Report: Video Game Industry to Hit $63 Billion by 2013 as Baby Boomers, Women Embrace Games
IBISWorld, a publisher of business intelligence research, today released a new report on the incredible growth of the video game industry. As evidenced by the growing casual games sector and the influx of new audiences on platforms like the Wii, IBISWorld states that "women and older adults – not the proverbial nerdy teenage boys – are the new driving force behind the success of the video games industry as console manufacturers and software developers race to expand their offerings beyond the traditional action genre which has always appealed to youngsters."
IBISWorld notes that in the U.S. the average player is 35 years old, the average purchaser is 39 years old, 38 percent of gamers are women (an increase of five percent in five years), 67 percent of household heads play computer or video games, and 24 percent of players are actually over the age of 50.
"When video game consoles began to appear in the 1980s, they were dismissed as a short-lived craze, or at the very least, the domain for awkward adolescents," said Senior Analyst with IBISWorld, George Van Horn. "How astonishingly wrong we were. Our research has revealed that the teenage boys that played Atari back then are still playing video games now, largely being drawn in to new, advanced electronic gaming that simulates real-life interaction that their kids love as well."
He continued, "And while we're not suggesting the market for teen and young adult men is not a strong market, men between 18 and 45 still represent 37 percent of the game playing market – it's the other demographics which are posting significant growth."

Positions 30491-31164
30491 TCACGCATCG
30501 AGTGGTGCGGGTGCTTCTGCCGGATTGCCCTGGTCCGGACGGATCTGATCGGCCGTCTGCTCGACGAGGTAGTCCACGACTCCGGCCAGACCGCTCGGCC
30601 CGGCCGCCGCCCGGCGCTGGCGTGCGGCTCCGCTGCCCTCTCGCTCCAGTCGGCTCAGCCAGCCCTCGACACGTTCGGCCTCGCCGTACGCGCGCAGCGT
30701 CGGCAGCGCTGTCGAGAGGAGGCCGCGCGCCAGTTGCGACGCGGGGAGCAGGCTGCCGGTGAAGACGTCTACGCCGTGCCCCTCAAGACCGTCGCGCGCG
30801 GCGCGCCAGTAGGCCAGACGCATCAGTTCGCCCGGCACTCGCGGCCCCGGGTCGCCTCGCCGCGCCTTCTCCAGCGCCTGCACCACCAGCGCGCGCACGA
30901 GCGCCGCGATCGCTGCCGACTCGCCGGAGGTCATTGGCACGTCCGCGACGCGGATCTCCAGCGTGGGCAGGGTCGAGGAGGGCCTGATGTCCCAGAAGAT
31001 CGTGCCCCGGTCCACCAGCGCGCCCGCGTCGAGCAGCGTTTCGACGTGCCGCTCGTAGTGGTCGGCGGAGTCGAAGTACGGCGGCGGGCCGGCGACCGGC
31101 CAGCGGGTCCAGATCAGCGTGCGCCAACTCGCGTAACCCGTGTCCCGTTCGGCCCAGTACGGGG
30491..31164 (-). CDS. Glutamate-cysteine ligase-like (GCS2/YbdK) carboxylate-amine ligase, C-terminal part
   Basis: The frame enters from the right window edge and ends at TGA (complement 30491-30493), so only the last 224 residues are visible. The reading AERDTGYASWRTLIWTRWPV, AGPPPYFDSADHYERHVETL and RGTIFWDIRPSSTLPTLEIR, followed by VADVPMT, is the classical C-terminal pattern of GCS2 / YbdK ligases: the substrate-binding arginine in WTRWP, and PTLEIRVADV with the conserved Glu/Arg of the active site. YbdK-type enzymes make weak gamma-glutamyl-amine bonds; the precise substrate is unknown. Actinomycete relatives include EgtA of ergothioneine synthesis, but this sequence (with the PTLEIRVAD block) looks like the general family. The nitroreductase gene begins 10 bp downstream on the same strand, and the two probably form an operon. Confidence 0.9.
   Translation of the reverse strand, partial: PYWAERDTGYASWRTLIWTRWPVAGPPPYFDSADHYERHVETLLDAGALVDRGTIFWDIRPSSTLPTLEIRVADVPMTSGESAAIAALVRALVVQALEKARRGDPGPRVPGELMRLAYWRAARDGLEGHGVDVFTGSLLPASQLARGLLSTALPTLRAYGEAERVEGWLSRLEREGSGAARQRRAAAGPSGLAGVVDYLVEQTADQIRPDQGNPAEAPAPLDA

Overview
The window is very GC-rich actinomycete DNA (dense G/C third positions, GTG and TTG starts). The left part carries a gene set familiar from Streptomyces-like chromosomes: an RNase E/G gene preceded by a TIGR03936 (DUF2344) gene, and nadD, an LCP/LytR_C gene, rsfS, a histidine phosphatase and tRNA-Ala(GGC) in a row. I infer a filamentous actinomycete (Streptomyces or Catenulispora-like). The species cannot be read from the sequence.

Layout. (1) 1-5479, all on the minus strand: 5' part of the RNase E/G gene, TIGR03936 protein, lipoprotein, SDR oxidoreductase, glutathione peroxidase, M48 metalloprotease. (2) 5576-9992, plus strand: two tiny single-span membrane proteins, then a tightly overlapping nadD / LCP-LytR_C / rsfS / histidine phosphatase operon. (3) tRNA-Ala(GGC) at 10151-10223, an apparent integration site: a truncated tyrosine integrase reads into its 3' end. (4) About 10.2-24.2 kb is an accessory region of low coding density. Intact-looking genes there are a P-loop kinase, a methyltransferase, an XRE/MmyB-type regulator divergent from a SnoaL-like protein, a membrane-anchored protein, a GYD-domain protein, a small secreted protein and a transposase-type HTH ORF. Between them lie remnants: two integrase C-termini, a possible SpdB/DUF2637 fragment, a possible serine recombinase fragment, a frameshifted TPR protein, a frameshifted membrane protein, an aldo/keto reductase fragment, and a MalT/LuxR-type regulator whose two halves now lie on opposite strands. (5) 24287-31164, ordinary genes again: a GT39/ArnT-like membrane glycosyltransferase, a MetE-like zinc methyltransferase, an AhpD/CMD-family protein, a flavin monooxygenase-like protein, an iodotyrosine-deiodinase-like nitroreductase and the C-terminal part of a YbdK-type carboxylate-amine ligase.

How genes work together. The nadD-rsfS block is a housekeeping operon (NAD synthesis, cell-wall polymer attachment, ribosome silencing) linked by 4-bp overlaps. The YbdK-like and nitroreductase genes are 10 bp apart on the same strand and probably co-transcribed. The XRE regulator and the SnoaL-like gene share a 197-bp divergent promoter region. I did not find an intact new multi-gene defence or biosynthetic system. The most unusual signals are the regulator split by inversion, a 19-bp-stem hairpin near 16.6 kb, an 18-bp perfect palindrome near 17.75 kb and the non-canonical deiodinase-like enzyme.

And the good news for the industry is that it appears to have good retention; once you've become a gamer you tend to remain a gamer for life. "Until those original gamers cease playing, either due to death or physical incapacity - losing interest appears unlikely – meaning new gamers entering the market will not be replacing those leaving, they'll just be adding to the swelling numbers worldwide," said Van Horn.
Van Horn notes that one of the markets that is "ripe for the picking" is gaming for moms and dads. "Parents also fall into the 'older gamer' category, and the sheer number of them playing games with their children is another factor driving industry growth," he said. "Some surveys (NPD) suggest that 93 percent of parents playing video games have children who are playing too. In fact, nearly half the games sold in 2006 held an 'E' rating, and with 39 the average age of a game buyer, that would suggest the Mom and Dad market is a major one."
As has been noted many times on GameDaily BIZ before, the video game industry has appeared to be remarkably "recession proof" in the midst of a sagging U.S. economy. On a global scale, IBISWorld notes that the games sector is expected to grow 9.5 percent this year to generate total industry revenue of around $38.9 billion. Ultimately, IBISWorld sees the nearly $40 billion industry hitting an all time high of $63.2 billion by 2013 (a growth rate of 10.2 percent per year).
"This is an industry in an enviable position with a loyal client base regularly topped up by a fresh generation of users with older players failing to desert the sector at the age originally expected. Around a third of American households have a gaming console, which means the industry can still achieve considerable growth, spurred on by constantly evolving technology," added Van Horn.
Fear. Just look at GME their business has been booming (i.e. growing very fast) and the stock has been crashing from 60 to under 40 at its recent lows. However, fundamentals will have to prevail eventually IMO.